Back in October 2012 I figured that at some point, in the then near future, that the Ratanga Junction theme park (located near Cape Town and built using funds from the global financial crisis of 2001) would probably be closed and…
I run a business on the side that does media/film/video productions. This business largely runs itself but in order to keep clients happy and the business current I'm always on the lookout for new ways of doing things. New ways that are better, stronger, faster and more efficient than what we've done in the past. Efficiency ultimately translates into cost savings and cost savings keep clients happy.
Live-streaming video content is an expanding area of business for my little company. Live streaming is fortunately very interesting to me because it poses some curious challenges and marries several fun technologies, like video compression, network routing, transcoding, repeating, routing, proxying, optics, storage, cabling, etc. It's multi-faceted.
We generally achieve live streaming in one of two main ways; but they both start with big heavy cameras, expensive coaxial cables, a big bulky video mixer, some LCD monitors, loads of converters, frame rate and resolution "scalers" and then an output step. The output step involves either a dedicated video streaming device, like the Teradek Vidiu or a laptop running a USB3 capture card and the amazing OBS.
These setups are unfortunately huge and by extension very expensive (as they require a lot of expensive equipment, space, cabling, setup time, crew, etc).
A client recently started asking about ways in which they could do smaller, "lighter-weight" multi-camera streams for the purposes of internal marketing and staff training. One of this client's staff members had found an advert for a system, called the "SlingStudio".
Now, "SlingStudio" is a very poorly thought-out name, because the word "Sling" often means a type of support equipment that may not be "safe for work". My client's staff member mentioned this device, the SlingStudio that is, and asked if it could work for their purposes. I looked into it and I must admit it seemed too good to be true... and it is, sort of. They've taken a leaf out of Blackmagic Design's book, in that it isn't a bug-free product and it certainly isn't plain-sailing to operate.
The SlingStudio is tiny compared to the setup we normally use. The switcher and video encoder/streaming module are contained in one device the size of a fancy wifi router - and ironically the device is also a wifi router, albeit a very limited one. The system has some notable limitations, that mostly extend out of its core design:
In order to use the machine in practice you need the following :
The above makes for a very compact setup compared to traditional configurations. In South Africa, almost all of our "ENG"-style cameras operate on PAL (25p/50i) frame rates, which makes them incompatible with most projectors. This means that you need a frame rate converter to connect a normal mixer and camera setup to a projector system - but the SlingStudio is an American product and it only supports NTSC (specifically 30p, 60p* and 60i). As a result of this frame rate selection all venue projectors are happy to deal with the signal the SlingStudio outputs. The SlingStudio can output video to the internet via RTMP or to Youtube and Facebook directly. It can even create events on those platforms using the iPad console interface. In parallel it can also record your output stream (program), your video sources individually, your line-in audio source and output a limited set of streams via HDMI. Really impressive stuff. All this is at an extremely attractive price point that's a fraction of the cost of a traditional setup. So what's the catch ?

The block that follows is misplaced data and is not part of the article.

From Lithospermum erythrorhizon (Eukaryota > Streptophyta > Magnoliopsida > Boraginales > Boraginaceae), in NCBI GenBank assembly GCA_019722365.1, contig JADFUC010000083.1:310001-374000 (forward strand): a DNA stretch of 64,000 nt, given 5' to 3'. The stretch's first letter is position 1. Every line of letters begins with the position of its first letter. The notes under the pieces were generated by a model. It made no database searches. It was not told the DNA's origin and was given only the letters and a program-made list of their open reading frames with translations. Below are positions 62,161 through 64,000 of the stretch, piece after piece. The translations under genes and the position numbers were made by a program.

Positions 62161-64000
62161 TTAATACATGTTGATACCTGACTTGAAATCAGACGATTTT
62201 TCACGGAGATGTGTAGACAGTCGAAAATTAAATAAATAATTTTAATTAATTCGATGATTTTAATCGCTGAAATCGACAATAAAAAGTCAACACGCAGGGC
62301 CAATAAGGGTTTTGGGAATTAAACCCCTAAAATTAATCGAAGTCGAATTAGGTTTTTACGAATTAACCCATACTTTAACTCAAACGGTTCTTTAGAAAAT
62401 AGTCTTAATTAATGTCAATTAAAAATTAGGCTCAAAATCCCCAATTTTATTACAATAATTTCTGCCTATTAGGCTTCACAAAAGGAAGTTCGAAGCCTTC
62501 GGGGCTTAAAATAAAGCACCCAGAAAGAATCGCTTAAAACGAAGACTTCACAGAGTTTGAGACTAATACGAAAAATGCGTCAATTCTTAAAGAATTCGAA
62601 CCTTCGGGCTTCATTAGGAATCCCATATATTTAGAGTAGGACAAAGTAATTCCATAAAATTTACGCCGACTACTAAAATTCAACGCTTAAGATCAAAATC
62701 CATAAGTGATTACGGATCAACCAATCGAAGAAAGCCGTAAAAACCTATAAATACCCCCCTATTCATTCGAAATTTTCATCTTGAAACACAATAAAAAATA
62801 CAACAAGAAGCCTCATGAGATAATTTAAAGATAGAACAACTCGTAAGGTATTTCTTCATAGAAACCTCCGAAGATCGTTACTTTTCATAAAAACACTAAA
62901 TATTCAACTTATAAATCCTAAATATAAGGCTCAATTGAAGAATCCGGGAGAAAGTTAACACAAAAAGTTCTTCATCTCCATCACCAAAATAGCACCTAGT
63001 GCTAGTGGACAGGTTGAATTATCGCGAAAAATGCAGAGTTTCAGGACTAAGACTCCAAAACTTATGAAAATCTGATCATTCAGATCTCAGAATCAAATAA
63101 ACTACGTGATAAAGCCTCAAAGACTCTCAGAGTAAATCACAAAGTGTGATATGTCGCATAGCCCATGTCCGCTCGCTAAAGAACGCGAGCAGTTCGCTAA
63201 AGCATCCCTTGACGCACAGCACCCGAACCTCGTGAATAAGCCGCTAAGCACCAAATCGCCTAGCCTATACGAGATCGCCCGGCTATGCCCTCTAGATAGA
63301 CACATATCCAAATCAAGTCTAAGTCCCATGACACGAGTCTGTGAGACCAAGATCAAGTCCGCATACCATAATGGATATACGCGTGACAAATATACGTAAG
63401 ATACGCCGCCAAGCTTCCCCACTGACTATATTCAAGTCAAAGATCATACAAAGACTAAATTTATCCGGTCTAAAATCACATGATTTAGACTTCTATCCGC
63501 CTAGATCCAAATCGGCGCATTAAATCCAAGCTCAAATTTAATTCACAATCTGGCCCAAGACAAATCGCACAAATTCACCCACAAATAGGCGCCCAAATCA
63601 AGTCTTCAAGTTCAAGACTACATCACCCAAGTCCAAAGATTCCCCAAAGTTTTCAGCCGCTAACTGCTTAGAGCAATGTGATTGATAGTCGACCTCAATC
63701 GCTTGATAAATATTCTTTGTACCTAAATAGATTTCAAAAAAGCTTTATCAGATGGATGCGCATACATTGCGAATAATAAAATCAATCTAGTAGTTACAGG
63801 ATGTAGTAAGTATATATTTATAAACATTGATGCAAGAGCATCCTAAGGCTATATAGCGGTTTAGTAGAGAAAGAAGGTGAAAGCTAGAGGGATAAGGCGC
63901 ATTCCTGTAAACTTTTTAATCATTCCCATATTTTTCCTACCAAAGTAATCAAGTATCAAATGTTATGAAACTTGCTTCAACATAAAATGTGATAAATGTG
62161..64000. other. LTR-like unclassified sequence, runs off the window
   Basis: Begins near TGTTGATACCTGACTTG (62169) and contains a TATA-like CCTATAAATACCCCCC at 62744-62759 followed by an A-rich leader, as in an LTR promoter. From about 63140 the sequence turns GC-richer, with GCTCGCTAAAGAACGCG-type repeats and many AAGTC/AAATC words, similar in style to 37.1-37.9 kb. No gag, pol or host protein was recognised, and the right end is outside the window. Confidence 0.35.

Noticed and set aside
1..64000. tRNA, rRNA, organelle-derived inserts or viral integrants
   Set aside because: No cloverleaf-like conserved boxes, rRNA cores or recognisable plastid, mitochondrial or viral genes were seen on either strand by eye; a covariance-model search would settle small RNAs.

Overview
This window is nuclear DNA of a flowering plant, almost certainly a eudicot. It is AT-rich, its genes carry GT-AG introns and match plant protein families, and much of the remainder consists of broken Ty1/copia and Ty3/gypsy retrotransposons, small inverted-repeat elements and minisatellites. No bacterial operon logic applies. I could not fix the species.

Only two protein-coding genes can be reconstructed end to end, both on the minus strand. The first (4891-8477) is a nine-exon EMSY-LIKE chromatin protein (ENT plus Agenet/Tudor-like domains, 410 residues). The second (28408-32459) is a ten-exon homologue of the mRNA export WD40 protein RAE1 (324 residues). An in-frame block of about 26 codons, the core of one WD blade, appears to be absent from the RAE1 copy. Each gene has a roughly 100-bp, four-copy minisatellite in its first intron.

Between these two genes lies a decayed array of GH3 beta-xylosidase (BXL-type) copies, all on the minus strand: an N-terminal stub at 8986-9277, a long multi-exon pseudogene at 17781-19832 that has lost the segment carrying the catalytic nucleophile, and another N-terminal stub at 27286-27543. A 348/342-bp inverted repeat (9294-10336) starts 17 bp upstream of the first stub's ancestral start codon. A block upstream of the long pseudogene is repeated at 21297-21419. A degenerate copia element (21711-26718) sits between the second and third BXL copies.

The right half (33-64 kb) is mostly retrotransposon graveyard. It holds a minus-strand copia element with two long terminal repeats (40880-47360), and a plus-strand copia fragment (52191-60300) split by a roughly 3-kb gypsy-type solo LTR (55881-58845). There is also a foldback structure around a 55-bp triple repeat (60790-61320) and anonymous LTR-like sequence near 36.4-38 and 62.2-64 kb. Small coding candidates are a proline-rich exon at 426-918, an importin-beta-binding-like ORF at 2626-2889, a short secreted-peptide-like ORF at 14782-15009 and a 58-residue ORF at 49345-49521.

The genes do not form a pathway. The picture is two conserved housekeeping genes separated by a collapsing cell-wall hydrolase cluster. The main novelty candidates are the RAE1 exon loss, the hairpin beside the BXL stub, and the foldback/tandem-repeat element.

There are several catches, but it is possible to work around them if you understand them in the context of your brief. Here are some limitations, some of them are South Africa-specific :
In practice the system has been pretty amazing so far. I performed extensive testing (in excess of several days of streaming) before actually using the device on a real shoot. In a real-world environment the system unfortunately has failed once so far, but after some investigation I came to the conclusion that the fault was caused by a ground-loop between an HDMI input and the machine's line-in audio input (the ground-loop was created by an audio desk's dodgy power supply). The solution was to put as much of the system on battery as possible and air-gap everything else (we moved the audio onto a wirelessly-connected camera). This resolved further issues. The lesson here is don't "electrically" trust the voltages of third-party equipment.
So, if you find that your SlingStudio's wifi occasionally abruptly disappears but the device continues operating normally otherwise, you're probably experiencing a ground-loop related issue. Galvanically isolate the crap out of everything.
The SlingStudio can send a "quad view" output, program output or HDMI pass-through to the HDMI output. Switching between these modes is seemless, so it's possible to use it as a rudimentary auxiliary output.
For all the SlingStudio's limitations, issues and reliability concerns the feature that really stands out is the edit - it's possible to import SlingStudio recorded projects/footage into Adobe Premiere Pro and Apple Final Cut Pro. The resulting timeline includes all of your cuts and transitions. It's an absolute treat and makes fixing things easy. This is the biggest sell for the SlingStudio for me against other competing solutions.
All-in-all the SlingStudio is an amazing piece of equipment at an almost unbelievable price-point ($1000 without the transmitters and iPad) but it does have very specific limitations and can be finicky. A traditional system is a lot more effort to set up but it is much more reliable and provides lower-latency and better quality feeds.